Date
15 December 2019
Lawmaker Chan Kin-por, who represents the insurance sector in the Legco functional constituency, said insurance policies that cover “riots” often cost a lot more in terms of premiums. Photo: HKEJ
Lawmaker Chan Kin-por, who represents the insurance sector in the Legco functional constituency, said insurance policies that cover “riots” often cost a lot more in terms of premiums. Photo: HKEJ

Why pro-establishment camp faces mounting insurance bills

Following the District Council elections that saw the pro-establishment camp suffering a severe drubbing, some of their members who were lucky enough to get re-elected are now facing another headache: insurance companies are dragging their feet on the processing of their claims for compensation for the repair of their vandalized district offices.

The reason is that most of these pro-Beijing DC members didn’t insure their local offices against “riots”. As a result, although some insurance companies didn’t reject outright their claims for damages inflicted by anti-government protesters, these companies appear sluggish in validating their claims.

It is understood that even if the insurers agree to pay their insurance claims, the premiums for certain “high-risk” DC members are going to soar – especially if the civil unrest continues.

In the worst-case scenario, some insurance firms may even reject their applications for renewing their insurance policies.

As the unrest drags on, the district offices of pro-establishment DC members are deemed potential targets of the “valiant faction”.

According to some members of the pro-Beijing bloc, the local offices of their district councillors have been vandalized more than 300 times so far. In fact, one office has recorded seven incidents of vandalism.

Earlier, the Home Affairs Department sent letters to all DC members, notifying them that each would be entitled to a one-off subsidy of up to HK$50,000 to cover the costs for repairing, restoring or relocating their district offices as a result of the ongoing protests.

The department also agreed to provide another one-off payment of no more than HK$10,000 for each DC member to enhance the security equipment of their district offices.

In both cases, the payments will be provided in the form of reimbursements.

However, as a pro-establishment DC member whose local office had been vandalized told us that the HK$60,000 subsidy was not enough to cover the costs.

For example, he said, buying a new large office printer will use up almost the entire funding. Besides, they will have to pay for the repairs and other expenses before they are reimbursed.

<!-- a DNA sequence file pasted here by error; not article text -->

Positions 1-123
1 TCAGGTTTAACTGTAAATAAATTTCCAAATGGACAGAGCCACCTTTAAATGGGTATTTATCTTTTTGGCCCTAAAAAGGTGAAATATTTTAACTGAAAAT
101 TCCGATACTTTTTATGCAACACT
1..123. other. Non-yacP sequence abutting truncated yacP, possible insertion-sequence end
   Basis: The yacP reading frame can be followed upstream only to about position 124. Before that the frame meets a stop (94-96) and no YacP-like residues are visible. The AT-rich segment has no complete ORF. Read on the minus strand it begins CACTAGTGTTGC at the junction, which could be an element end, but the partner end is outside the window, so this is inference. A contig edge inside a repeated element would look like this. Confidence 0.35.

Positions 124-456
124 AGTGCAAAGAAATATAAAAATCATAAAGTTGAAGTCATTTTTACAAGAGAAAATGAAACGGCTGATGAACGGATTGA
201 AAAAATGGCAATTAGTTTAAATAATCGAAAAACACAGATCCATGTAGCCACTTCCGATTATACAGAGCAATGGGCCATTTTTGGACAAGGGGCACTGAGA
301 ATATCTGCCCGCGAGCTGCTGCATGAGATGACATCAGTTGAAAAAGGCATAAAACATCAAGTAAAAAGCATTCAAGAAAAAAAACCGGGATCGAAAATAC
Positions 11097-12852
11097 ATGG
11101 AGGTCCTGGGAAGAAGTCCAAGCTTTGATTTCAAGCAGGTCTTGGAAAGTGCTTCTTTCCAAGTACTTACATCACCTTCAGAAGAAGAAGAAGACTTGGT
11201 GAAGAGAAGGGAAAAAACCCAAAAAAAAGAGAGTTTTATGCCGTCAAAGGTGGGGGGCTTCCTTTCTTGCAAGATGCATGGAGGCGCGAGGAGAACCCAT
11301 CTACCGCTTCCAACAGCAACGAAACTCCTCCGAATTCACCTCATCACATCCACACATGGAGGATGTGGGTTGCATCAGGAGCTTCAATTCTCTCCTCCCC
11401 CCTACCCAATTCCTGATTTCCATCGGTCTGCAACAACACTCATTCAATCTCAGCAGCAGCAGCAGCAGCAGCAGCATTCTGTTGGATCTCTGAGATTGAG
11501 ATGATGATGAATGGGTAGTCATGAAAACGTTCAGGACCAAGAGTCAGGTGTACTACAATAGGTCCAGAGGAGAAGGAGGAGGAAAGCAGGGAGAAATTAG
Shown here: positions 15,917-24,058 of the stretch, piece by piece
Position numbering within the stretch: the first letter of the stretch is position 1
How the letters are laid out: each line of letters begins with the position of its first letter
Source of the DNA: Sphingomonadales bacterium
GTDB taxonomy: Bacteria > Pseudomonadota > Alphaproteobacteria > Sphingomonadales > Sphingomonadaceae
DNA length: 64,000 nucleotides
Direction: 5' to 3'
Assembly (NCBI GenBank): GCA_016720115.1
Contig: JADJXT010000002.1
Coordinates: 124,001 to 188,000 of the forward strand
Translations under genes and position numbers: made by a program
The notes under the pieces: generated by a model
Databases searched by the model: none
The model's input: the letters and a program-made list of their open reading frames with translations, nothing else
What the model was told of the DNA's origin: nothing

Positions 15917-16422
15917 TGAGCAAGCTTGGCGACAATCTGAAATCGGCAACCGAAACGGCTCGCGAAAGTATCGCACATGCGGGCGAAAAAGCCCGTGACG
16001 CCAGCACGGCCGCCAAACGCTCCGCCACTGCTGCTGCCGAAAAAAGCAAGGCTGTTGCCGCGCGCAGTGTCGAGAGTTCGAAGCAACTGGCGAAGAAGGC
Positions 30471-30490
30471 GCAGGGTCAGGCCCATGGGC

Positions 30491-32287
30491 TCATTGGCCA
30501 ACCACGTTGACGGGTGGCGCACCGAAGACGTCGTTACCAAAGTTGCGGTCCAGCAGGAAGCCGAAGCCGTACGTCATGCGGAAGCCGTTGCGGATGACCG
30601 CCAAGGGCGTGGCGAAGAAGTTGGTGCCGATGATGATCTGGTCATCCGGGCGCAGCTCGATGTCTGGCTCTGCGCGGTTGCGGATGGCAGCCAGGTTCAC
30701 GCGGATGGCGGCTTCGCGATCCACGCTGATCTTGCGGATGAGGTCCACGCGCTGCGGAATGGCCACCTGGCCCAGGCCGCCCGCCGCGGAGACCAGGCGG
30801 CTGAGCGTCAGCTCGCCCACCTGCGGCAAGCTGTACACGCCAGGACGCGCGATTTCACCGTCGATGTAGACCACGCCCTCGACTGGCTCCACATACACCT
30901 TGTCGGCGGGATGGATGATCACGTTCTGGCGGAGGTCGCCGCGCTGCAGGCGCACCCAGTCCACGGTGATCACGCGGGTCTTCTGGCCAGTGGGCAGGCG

Lawmaker Chan Kin-por, who represents the insurance sector in the Legislative Council functional constituency, told us that under most circumstances, district councillors would only get their local offices insured on “property all risks”, under which they can claim for “malicious destruction” of property.

However, only very few of them, or perhaps none, would insure their properties against “riots” because, first, Hong Kong has rarely seen any large-scale riots in recent decades and, second, insurance policies that cover “riots” often cost a lot more in terms of premiums, Chan said.

The only exception he could think of is the Legco complex, which has been insured against “riots” following the 2014 Occupy Movement.

Besides, as many DC members’ offices are located in residential areas rather than potential riot scenes, Chan admitted that he doesn’t know for sure whether vandalism against such properties would be defined as “riots” or “malicious destruction” under the current practice of the insurance industry.

The only thing for certain is that the final word on the matter rests with insurance companies, he said.

Another big problem facing pro-Beijing DC members is that even if insurers pay for their repair bills, these companies are likely to either substantially raise their premiums once they renew their policies, or simply reject their applications, particularly in the case of “high-risk” political figures or those whose local offices are located in protest hotspots such as Wan Chai and Tsim Sha Tsui.

This article appeared in the Hong Kong Economic Journal on Nov 25

Translation by Alan Lee

[Chinese version 中文版]

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RT/CG

Columnist of Hong Kong Economic Journal.